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Plant-based Deep Dive Day

Using koji to create plant-based products for people and pets

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Koji, a filamentous fungus traditionally used in Japanese cuisine, is attracting growing interest among product developers for its potential in plant-based food, pet food and its ability to upcycle by-products.
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Tane koji, Japanese for ‘seed koji’, are the spores of the filamentous fungus Aspergillus oryzae, a type of mould that is native to the humid Southeast and East Asian regions.

Koji, meanwhile, is made by sprinkling tane koji over a base such as rice, barley, or soybeans and cultivating the fungus at a temperature that encourages its growth. As the fungus propagates, enzymes break down the grains' starch and proteins into sugars and amino acids, according to research advisor Chieko Fujita, writing in the Tokyo Foundation for Policy Research.

Koji takes on a variety of characteristics depending on what seed koji and base are used to make it. In Japanese cuisine, different types of koji are used to make various traditional fermented foods, including soy sauce, miso, sweet rice wine, vinegar, and pickles as well as the alcoholic drinks sake, shochu, and amazake.

Japan’s ‘national fungus’ is a top trend for 2022

The mould is attracting food industry interest beyond Japan, thanks to its properties, such as flavour, which can be leveraged to reduce sodium or improve plant-based meats, and the growing interest in plant-based proteins.   

Market research and consumer insights company WGSN included Japan’s ‘national fungus’ in its top trends for 2022.

Jennifer Creevy, head of food and drink at WGSN, told Fi Global Insights:

“Koji has been used across Asia for hundreds of years but in other regions its magic is only now being appreciated. Led by the fermentation chefs, the possibilities of koji are being discovered and applied in restaurants, and this knowledge is now starting to move into packaged goods. We see it really taking off on the west and east coasts of the US this year, then the UK and parts of Europe.”

Koji is being used in ‘next generation’ plant-based products, said Creevy. 

“Plant-based alternatives are evolving, and consumers are becoming more demanding. Consumers want plant-based alternatives to have the same depth of flavour as they would have found in a meat or seafood dish, and koji can help deliver this. It has a depth of flavour that is not always achieved by other umami-enhancing ingredients. For this reason, it is a key ingredient in plant-forward innovation.”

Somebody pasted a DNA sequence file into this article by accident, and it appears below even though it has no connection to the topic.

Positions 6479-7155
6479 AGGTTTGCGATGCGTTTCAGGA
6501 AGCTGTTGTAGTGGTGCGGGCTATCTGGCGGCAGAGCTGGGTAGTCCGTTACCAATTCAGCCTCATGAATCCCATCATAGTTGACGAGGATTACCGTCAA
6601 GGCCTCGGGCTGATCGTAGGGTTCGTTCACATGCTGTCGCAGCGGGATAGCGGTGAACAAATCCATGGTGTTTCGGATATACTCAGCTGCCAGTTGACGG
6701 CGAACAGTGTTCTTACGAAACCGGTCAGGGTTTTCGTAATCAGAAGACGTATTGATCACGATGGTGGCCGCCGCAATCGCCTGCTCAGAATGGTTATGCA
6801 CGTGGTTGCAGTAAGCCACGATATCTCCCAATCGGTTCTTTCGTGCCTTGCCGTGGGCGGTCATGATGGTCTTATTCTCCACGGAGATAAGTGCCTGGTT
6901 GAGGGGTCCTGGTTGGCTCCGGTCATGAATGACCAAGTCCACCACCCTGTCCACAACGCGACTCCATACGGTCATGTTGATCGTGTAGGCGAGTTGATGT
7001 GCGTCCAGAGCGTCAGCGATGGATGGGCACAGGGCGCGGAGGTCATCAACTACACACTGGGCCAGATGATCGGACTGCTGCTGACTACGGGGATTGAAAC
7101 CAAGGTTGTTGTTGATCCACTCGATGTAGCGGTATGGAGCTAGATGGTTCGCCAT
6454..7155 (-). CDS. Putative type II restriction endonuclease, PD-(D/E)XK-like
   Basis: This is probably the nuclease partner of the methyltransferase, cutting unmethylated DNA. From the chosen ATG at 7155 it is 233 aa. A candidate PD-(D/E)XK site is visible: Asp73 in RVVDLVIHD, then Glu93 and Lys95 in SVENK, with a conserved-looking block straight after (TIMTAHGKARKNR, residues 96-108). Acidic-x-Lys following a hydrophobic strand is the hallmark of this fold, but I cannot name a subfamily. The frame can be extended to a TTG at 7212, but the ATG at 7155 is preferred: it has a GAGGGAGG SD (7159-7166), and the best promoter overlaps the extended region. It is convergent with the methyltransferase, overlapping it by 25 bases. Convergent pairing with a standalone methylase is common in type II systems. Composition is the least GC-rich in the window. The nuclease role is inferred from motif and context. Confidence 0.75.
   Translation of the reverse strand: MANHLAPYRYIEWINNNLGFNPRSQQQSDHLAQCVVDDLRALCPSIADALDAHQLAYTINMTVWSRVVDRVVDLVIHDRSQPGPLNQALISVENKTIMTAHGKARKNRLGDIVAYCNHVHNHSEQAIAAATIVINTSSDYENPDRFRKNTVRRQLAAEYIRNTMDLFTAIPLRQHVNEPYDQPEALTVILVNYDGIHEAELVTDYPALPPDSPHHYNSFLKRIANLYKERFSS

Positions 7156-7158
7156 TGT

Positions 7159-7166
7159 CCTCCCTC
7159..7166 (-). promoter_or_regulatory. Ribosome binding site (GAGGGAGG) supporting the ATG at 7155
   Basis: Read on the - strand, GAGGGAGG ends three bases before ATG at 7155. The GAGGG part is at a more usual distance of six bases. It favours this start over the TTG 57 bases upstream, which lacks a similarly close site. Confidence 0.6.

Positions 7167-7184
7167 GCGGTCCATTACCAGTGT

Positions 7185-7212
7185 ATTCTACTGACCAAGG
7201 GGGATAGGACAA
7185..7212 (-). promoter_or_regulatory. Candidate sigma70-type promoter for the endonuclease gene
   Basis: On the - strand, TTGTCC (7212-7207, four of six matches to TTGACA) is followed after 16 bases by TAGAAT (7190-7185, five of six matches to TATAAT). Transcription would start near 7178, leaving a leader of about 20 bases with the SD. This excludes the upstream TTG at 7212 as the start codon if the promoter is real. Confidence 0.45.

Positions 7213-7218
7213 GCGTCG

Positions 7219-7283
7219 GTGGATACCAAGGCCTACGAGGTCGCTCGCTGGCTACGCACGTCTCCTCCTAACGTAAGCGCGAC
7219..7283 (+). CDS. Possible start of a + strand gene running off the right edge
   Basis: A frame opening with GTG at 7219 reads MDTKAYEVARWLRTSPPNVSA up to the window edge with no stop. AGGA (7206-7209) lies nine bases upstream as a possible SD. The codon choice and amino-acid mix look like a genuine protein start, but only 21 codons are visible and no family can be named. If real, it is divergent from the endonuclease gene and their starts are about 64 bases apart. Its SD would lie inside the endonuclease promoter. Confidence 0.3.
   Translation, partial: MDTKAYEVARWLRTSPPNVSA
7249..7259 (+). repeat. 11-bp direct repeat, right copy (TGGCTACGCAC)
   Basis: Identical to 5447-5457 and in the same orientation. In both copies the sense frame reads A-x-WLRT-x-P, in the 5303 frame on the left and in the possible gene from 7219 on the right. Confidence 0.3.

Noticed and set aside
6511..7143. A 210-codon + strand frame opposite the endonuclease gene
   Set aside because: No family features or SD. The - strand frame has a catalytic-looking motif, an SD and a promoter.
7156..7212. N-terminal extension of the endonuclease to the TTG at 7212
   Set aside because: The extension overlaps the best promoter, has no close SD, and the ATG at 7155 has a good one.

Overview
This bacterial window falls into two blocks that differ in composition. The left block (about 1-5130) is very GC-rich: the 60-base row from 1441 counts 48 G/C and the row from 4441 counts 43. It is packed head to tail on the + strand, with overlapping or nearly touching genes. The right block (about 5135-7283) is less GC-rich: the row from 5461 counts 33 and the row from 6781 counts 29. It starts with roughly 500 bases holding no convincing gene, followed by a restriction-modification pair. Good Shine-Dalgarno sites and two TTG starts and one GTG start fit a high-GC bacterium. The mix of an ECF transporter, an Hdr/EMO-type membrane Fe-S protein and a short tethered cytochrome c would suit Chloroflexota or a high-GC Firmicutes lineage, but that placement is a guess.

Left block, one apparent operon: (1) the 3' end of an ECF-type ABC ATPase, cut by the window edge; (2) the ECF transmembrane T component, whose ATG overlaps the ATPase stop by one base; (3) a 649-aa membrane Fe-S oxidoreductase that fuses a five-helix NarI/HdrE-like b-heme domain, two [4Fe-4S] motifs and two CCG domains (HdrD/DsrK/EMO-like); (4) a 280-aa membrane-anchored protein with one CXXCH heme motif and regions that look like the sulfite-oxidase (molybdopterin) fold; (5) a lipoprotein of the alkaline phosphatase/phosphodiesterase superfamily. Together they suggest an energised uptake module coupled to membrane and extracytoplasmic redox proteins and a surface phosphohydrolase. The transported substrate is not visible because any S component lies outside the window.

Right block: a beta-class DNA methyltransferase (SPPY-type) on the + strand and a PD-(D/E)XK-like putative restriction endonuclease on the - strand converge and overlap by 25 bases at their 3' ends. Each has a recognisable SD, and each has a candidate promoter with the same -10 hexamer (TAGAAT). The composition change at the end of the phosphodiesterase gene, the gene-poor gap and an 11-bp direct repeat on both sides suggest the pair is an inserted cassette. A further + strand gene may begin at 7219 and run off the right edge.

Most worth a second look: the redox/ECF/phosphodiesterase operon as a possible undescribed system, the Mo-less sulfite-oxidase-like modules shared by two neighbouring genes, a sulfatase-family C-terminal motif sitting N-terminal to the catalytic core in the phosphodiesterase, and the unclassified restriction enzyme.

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Koji-based bacon, sushi, and dog treats

US company Prime Roots' uses koji for its vegan bacon. A soft launch of more than one thousand packages of its koji-based bacon sold out within hours, noted the Good Food Institute (GFI) in its State of the Industry report.

San Francisco-based, Y Combinator-backed startup Kuleana uses koji, algae, bamboo, pea protein, radish and other ingredients in its ‘sushi-grade’ plant-based tuna. High in nutrients like iron, omega-3, and vitamin B12, the plant-based fish was recently listed on the online vegan retailer’s platform, GTFO It’s Vegan.

Koji is also being used to make pet food with a lower carbon footprint than meat-based food.  Wild Earth, founded in 2017 by IndieBio co-founder Ryan Bethencourt, uses koji in its plant-based dog treats.

“These ‘tiny miracles’ are miniature protein factories –they pump out ultra-high-quality protein, grow easily at scale, contain all 10 essential amino acids dogs need, and require radically fewer resources to produce,” said the company. “This is increasingly important, as the over-reliance of meat in kibble is responsible for 25-30% of the environmental impact of meat consumption in the United States.”

Wild Earth said there are hundreds of millions of active individual koji strains in each bag of koji it sources for its products. “We sift through those in an efficient way and find the ones that are going to produce the best dog food,” said Ron Shigeta, Wild Earth’s chief science officer.

Shigeta added that koji is already used in many dog food products, added to aid digestion, but Wild Earth’s use as a main protein base is novel.

Eco-friendly fungus: Koji as a tool for upcycling

Some brands are also using koji as a tool for upcycling food industry by-products.

Japanese company SOI uses koji to ferment coffee grounds, turning them into functional coffee bars formulated with 0, 10 and 40% sugar. Another US startup, Shared Cultures, ferments local produce such as mushrooms with koji, which it says reduces food waste thanks to the natural preservation properties of fermentation.

“Koji is widely being used as a sustainable ingredient, therefore fulfilling another consumer need,” said Creevy. “Many chefs and innovators are experimenting with koji to upcycle food waste into new products, therefore wasting nothing. As more of these discoveries become known among consumers, koji will be seen as a sustainable ingredient.”

“We're only just scratching the surface of what [koji] can help achieve within the food and drink space,” she added.
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